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New Domestic Violence Bill Signed Into Law

8/10 - On Friday, Governor Deval Patrick signed into law a bill on domestic violence.  The bill has an "emergency preamble" which means it went into effect immediately.  The bill is lengthy and has many positive features, such as a requirement that assistant district attorneys receive training (we are certain that in Norfolk County they already do), that domestic violence victims are allowed time off from work to attend court appearances, and that information on batterers programs is made available to victims and defendants.

The bill creates the new crime of strangulation (we actually never had that before) and allows most adults to buy and carry protective sprays like mace without first obtaining a Firearms Identification Card.  It also provides that people arrested for a domestic assault may not be bailed from a police station for at least six hours after an arrest.

There is one provision that might give some people pause, and we wanted to put it out there before we are asked.  Effective immediately, the police may no longer release information about radio calls related to domestic violence, or the name of a person arrested for a domestic assault or for violating a protective order.  Previous to last Friday, police departments were required to maintain a log reflecting the name and address of every person arrested and the charges against them.   While we must still maintain such a log, we must not include information about people arrested for domestic assault or for violating a protective order in the version that is public.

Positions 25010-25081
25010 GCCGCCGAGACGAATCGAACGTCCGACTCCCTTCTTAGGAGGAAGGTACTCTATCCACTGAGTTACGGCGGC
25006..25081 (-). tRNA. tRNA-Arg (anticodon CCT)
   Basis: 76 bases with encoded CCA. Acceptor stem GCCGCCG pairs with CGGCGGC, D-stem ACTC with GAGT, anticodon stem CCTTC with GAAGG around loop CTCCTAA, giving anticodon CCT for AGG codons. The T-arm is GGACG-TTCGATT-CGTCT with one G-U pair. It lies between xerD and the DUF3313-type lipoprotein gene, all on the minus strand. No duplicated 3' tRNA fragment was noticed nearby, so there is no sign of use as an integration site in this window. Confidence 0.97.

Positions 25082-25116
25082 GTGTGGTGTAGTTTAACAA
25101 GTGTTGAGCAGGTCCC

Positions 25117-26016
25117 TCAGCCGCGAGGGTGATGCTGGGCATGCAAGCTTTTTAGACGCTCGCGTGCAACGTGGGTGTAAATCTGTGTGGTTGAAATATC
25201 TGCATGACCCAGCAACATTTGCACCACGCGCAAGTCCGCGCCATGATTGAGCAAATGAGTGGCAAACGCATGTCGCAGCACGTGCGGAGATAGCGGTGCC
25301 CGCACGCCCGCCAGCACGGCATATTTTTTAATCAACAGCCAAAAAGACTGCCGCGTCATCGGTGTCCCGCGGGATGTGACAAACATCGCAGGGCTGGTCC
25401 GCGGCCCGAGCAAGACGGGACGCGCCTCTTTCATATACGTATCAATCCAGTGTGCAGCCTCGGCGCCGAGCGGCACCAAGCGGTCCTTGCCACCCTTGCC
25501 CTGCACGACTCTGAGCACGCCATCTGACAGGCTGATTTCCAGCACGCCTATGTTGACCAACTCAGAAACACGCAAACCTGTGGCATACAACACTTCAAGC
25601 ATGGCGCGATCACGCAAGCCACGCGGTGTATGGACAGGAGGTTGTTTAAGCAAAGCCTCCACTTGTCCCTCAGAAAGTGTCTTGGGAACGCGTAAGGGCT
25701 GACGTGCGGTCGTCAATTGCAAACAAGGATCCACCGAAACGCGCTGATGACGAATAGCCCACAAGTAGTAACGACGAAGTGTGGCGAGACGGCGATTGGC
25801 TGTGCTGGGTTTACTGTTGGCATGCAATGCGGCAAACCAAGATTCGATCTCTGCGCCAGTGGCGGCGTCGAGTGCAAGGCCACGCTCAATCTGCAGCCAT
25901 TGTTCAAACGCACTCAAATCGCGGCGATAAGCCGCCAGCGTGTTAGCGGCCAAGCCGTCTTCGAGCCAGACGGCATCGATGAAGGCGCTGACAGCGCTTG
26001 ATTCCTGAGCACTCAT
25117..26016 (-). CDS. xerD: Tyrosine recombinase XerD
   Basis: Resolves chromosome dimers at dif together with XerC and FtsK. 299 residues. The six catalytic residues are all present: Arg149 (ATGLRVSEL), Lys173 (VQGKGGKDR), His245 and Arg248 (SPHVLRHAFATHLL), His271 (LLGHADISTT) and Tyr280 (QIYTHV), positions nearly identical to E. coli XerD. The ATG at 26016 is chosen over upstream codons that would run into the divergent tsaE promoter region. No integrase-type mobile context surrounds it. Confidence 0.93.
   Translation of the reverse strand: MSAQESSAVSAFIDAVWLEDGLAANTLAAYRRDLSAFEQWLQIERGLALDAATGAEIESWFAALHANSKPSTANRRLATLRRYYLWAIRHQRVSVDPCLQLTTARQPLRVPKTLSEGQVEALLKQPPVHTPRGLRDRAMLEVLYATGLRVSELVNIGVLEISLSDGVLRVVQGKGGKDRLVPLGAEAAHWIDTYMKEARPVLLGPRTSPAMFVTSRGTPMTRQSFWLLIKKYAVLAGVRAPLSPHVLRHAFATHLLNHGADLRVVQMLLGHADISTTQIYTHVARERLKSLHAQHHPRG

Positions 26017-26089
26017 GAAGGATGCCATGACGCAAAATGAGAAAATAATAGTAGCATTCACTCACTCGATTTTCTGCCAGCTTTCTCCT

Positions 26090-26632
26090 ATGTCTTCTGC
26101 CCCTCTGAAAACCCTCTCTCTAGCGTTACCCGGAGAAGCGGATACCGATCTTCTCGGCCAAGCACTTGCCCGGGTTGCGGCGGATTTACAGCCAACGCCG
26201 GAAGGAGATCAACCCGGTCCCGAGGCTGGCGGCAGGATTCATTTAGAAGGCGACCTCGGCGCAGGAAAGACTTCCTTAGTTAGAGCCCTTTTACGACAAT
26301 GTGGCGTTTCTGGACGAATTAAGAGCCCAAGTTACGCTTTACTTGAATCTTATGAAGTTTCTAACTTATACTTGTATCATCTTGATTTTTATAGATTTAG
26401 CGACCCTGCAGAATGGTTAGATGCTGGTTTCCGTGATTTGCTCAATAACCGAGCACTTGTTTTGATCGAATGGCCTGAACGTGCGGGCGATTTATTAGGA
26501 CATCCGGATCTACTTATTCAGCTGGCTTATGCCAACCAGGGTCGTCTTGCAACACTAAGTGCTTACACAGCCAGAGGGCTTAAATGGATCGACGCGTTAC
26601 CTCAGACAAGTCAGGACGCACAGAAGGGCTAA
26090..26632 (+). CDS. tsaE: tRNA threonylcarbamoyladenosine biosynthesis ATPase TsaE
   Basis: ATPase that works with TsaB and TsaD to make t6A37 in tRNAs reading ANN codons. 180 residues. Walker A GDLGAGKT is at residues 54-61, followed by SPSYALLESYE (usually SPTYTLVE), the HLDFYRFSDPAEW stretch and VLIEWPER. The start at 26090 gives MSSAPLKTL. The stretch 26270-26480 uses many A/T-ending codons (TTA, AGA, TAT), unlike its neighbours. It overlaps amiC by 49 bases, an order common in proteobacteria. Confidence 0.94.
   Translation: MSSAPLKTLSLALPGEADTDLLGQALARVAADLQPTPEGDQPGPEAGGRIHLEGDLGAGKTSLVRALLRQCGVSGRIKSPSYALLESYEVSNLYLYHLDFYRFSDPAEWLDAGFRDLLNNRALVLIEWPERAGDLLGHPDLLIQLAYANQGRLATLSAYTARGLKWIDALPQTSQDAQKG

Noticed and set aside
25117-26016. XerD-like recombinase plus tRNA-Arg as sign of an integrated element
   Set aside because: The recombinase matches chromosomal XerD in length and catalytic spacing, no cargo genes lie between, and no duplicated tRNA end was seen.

The reason behind the change is that people who work with domestic violence victims have told legislators that some victims hesitate to call 911 when they have been assaulted for fear that the batterer's name will appear in the local newspaper.  It is not an embarrassment issue, they tell us, but the fact that the children in the household are ostracized when they get to school, because everyone has read about the case in the paper.  It is this concern for the children that makes some victims avoid asking the police for help.

You can think about this, and make up your own mind about whether you like the change or not, but we are implementing changes immediately to comply with the new law.  So, to the press, you will no longer see arrests for domestic offenses in the logs we give you.  And if you ask about cases that involve a domestic crime, we can't talk to you.  We are concerned that people will think we are covering up for people who have battered their spouses, but that's not the case.  It's now the law. Like it or not, that's where we are today.

More on Domestic Violence

NORWOOD P.D. BLUE Available now! has made past episodes of Norwood P.D. Blue available for viewing on their website. The monthly public access show features a look at the day to day operation of the department and includes a Q&A with Chief Brooks.   Episodes can be found here.


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